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    Bryce Wylde, BSc, DHMHS, Homeopath
  • on Dec 30, 2019 |

Comfrey is part of the borage family, which also includes forget-me-nots. It is a large plant (2 to 5 feet tall) with broad, hairy leaves and purplish, blue or white flowers. Native to Europe, it has long been cultivated for its remarkable healing properties and for use as an organic fertilizer. Its Latin name Symphytum is derived from the Greek symphyo meaning to “grow together,” and its folk names include bruisewort, boneset and knitbone. Many herbal preparations now use a cultivar called Russian comfrey (Symphytum × uplandicum), which is a hybrid of common comfrey (S. officinale) and rough comfrey (S. asperum).
Comfrey is nature’s answer to the Band-Aid. In the past, its leaves were sterilized in boiling water and applied directly to wounds to reduce swelling and bruising, and even to promote rapid healing of broken bones. Comfrey’s ability to help heal wounds comes from a compound called allantoin (present in both the leaves and roots), which is believed to reduce inflammation and promote new cell growth. Modern science seems to back up traditional beliefs. In one study, for example, a 35% comfrey cream applied topically to ankle sprains was very effective even when compared to anti-inflammatory pharmaceutical creams.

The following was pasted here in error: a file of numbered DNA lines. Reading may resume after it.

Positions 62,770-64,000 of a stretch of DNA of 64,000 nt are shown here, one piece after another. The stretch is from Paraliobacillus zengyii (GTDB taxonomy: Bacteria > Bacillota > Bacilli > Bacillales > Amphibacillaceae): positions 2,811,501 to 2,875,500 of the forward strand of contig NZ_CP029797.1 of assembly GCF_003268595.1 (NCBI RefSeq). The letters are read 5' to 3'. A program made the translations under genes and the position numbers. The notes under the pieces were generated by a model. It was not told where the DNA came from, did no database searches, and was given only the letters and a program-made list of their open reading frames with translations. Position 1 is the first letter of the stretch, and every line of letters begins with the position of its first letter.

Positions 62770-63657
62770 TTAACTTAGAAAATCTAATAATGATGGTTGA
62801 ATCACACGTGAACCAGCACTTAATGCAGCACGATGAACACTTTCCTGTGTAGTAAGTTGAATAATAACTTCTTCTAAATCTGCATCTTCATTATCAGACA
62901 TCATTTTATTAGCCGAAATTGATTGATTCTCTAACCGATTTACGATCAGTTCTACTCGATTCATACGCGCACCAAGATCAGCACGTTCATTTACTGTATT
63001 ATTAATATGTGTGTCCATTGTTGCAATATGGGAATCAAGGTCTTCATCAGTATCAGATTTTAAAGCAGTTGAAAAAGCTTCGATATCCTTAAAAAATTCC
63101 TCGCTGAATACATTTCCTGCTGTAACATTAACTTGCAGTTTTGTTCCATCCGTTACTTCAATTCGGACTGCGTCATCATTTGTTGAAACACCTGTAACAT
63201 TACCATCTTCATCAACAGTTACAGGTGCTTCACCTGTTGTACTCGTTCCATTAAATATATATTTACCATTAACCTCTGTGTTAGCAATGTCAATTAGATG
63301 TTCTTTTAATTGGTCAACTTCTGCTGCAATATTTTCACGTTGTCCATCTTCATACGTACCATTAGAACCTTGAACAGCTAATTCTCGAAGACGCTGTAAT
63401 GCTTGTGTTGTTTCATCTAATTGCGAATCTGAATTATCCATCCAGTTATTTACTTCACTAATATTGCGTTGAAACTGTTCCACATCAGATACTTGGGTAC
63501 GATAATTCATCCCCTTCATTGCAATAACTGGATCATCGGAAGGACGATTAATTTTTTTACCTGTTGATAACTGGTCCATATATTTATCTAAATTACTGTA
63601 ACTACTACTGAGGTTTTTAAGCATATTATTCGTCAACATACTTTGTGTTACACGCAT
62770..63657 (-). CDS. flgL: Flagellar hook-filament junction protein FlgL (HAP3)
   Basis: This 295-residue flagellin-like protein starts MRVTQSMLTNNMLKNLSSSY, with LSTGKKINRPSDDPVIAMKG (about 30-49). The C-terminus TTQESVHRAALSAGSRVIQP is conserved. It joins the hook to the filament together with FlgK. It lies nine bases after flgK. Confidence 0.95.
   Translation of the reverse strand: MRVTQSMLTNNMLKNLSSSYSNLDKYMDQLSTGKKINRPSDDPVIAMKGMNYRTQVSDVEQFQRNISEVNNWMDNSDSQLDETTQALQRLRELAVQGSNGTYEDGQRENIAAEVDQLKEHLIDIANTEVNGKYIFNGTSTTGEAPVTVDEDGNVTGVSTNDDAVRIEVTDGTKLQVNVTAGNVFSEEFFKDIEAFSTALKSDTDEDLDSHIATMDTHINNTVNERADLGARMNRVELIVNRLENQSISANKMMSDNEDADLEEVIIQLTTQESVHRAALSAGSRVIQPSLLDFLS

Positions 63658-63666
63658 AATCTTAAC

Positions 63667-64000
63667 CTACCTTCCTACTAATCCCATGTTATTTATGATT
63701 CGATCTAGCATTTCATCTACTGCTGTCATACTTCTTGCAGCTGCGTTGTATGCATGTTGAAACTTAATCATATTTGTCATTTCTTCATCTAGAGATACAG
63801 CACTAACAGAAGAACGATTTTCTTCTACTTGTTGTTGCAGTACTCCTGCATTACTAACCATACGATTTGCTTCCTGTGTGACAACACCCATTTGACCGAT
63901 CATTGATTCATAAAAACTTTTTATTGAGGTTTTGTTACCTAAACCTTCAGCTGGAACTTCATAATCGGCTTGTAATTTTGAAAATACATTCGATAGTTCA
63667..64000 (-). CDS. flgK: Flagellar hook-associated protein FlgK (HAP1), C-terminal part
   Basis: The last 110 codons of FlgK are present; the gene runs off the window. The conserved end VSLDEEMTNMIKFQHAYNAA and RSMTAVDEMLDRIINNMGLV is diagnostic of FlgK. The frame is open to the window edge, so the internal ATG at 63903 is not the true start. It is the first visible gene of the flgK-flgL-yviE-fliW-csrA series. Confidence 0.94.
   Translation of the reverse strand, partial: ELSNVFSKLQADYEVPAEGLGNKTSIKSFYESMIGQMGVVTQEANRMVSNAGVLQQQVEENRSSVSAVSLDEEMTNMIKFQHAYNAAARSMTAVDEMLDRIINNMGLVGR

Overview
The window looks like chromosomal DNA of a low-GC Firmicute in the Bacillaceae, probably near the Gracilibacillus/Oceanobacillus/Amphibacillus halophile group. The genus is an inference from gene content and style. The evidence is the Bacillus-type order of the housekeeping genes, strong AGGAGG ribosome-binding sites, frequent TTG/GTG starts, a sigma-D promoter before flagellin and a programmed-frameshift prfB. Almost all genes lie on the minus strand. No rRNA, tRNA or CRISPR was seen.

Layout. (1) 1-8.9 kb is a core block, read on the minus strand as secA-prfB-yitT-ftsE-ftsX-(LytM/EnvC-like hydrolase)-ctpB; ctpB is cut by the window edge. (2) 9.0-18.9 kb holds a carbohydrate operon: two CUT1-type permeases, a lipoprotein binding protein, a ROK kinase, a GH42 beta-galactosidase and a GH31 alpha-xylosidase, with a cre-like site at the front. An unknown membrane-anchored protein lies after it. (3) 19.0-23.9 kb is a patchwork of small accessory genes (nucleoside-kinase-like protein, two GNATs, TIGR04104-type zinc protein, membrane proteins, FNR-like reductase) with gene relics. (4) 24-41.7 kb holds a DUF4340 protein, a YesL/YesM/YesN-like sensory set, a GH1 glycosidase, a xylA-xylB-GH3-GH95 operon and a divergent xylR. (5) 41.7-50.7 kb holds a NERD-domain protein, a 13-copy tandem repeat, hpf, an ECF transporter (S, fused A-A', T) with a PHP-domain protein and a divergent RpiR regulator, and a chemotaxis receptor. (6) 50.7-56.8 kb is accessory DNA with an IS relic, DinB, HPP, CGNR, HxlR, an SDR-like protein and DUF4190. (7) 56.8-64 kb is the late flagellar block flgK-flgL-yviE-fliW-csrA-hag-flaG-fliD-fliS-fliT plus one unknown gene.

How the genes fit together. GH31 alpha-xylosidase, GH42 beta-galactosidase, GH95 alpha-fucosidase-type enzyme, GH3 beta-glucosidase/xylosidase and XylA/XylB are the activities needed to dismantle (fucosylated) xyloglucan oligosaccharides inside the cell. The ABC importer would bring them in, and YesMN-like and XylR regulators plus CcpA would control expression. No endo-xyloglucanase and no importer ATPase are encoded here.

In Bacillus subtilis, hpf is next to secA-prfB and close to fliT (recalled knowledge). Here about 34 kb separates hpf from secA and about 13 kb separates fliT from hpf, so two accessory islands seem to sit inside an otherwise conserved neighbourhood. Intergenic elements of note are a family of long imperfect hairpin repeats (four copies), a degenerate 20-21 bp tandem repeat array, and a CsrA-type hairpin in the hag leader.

In the past, comfrey was also taken and orally for gastrointestinal, respiratory and gynecological concerns. However, it is now known that the plant contains toxic compounds, and it is listed as “topical use only” in herbal and medical text books.